Surprisingly, it's Texas, not USC or Oregon, that the Huskies are fighting for the prospect in their own backyard. But coach Mack Brown and Texas have broadened their recruiting reach, especially over the past recruiting season or two. Because the Longhorns have so much talent in their backyard, they don't have to venture out of state all that much. But it's becoming clear that when they do, you better be concerned if you are recruiting against them.
So will it be just another All-American for Brown and Texas, or will Sarkisian add another piece to his puzzle in rebuilding the Huskies? Seferian-Jenkins, the No. 10-rated tight end in the nation, caught 63 passes for 1,076 yards (17.1 average) and 11 touchdowns last year as a junior. He could be a big tight end, or he could grow into an offensive tackle. Either way, he's an elite prospect and his decision will have more impact than most.
Decision time for Waisome
Under Armour All-American cornerback Nick Waisome, who is No. 62 in the ESPNU 150 and the No. 2 CB in the country, is one week away from making his college selection. This four-star recruit from Southlake (Fla.) Groveland will announce on the Recruiting Insider Show on Wednesday, Aug. 18 on ESPNU and decide between Florida, FSU, South Carolina, Georgia and LSU.
This will be the season preview Recruiting Insider on ESPNU, focusing on the top 150 prospects in the nation, starting at 8 p.m. ET. The Recruiter Insider series will begin on Sept. 2.
There are been some rumors that four-star Tampa (Fla.) Alonso defensive end Anthony Chickillo would be announcing his decision alongside Waisome next week. But according to this ESPNU 150 member, he hopes to have a decision next month, not next week.
"I think I will be ready to do something next month," Chickillo said. "I mean I think so. I am still talking with my family. Right now I am about 85 percent sure that I will be ready but I won't do anything until I am 100 percent. I need to be ready."
Chickillo, an Under Armour All-American who is No. 80 in the ESPNU 150 and the No. 8 defensive end in the nation, is considering Miami, Florida, FSU, USF, Alabama and Tennessee.
"I don't think I will need any [official] visits," he said. "I just need to figure it out. That's all."
Chickillo just started two-a-day practices and he's ready to have a big senior season after missing some time due to a collar bone injury last year as a junior.
"I am feeling good although it's hot out there," Chickillo said. "Last season I got 12½ sacks in six games. This year I want to break the county record for sacks which is 27."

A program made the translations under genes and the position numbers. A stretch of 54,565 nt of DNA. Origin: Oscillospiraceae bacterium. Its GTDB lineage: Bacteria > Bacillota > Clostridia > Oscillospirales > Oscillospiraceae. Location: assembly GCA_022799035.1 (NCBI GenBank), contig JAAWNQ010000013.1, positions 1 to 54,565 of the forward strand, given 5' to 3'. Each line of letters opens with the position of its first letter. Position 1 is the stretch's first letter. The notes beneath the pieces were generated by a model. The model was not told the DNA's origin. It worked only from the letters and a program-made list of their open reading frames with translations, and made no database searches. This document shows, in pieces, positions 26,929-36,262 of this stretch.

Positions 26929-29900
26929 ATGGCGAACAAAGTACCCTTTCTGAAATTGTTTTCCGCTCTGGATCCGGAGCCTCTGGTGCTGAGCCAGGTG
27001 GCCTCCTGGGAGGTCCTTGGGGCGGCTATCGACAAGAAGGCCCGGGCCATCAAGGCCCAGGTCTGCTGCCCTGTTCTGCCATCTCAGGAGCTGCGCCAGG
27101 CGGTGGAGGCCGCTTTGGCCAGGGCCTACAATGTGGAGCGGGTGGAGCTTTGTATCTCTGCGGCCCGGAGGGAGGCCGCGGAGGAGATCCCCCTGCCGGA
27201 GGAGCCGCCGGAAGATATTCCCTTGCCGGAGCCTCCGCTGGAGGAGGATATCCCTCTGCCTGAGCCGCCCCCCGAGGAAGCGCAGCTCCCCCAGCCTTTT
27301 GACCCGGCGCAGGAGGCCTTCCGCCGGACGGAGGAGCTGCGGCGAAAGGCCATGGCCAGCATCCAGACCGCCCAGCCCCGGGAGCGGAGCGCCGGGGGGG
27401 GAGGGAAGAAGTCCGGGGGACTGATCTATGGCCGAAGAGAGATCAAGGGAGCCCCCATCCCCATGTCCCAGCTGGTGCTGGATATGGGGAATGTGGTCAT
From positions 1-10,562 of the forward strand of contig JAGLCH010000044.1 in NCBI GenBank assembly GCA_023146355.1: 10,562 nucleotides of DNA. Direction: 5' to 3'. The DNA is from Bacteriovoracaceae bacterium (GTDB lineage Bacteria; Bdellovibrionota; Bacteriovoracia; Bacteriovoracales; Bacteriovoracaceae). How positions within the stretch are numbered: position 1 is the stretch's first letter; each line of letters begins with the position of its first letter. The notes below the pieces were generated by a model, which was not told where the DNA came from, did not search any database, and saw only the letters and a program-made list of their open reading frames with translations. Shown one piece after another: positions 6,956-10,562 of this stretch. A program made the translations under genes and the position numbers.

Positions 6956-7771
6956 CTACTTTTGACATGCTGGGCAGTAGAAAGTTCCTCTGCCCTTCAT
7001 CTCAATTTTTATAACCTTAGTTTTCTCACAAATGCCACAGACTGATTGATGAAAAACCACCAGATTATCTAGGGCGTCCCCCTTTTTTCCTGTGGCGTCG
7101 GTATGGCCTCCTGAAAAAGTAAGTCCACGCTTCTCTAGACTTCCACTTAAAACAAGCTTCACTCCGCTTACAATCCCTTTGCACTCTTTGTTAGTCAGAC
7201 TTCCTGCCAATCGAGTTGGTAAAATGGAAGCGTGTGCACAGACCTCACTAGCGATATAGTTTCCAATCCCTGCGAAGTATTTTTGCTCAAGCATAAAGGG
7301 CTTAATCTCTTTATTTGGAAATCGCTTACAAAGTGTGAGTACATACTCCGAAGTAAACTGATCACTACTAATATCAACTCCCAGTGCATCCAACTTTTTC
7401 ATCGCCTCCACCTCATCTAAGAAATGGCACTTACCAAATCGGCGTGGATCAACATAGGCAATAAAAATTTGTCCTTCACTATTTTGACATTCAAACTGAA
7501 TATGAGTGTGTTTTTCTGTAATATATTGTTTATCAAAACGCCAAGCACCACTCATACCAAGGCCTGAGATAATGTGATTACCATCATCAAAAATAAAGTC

Backs running to the West Coast
Much has been made about the Pac-10 going national to gain exposure for the league and its teams. Naturally, recruiting should benefit. One Pac-10 team that has done a better job nationally is Cal and that trend continued yesterday as the Bears landed one of the top backs from Texas in Daniel Lasco from The Woodlands HS. He's a four-star recruit and the No. 16-ranked running back in the nation.
Oregon State went to the Show Me State to land Malcolm Agnew, a running back from St. Louis De Smet Jesuit High School. He committed on Monday.
Five-star offensive tackle Cyrus Kouandijio from Hyattsville (Md.) DeMatha Catholic, recently narrowed down his school to 11 schools: Alabama, Georgia, Iowa, Maryland, Miami, New Mexico, Oklahoma, Pittsburgh, Tennessee, USC and Virginia. It is expected that Alabama is the team to beat. The Crimson Tide signed his brother, Arie, back in February. Kouandijio, 6-7 and 325 pounds, is No. 6 in the ESPNU 150 and the No. 2 OT in the country.
Iowa lands big-time OL
The Hawkeyes picked up one of the nation's top offensive guard prospects Monday as Jordan Walsh committed to Iowa. Walsh, 6-3 and 275 pounds, is the country's No. 13-rated offensive guard. He is from Glen Ellyn (Ill.) HS.
A name to remember
There's another prospect on the rise at Georgia power Columbus Carver. His name is Marquis Hawkins and he has the look of a big-time recruit. Only a sophomore, this 6-3, 205-pound prospect is starting to gain a lot of attention. Both Florida and Troy have made verbal offers and other teams are starting to inquire about him. Insiders at Carver believe he will be a national recruit in the Class of 2013. Hawkins projects right now as a wide receiver, but he also plays quarterback and safety.
Jamie Newberg has been covering recruiting both in the Southeast and nationally for 19 years. He can be reached at firstname.lastname@example.org.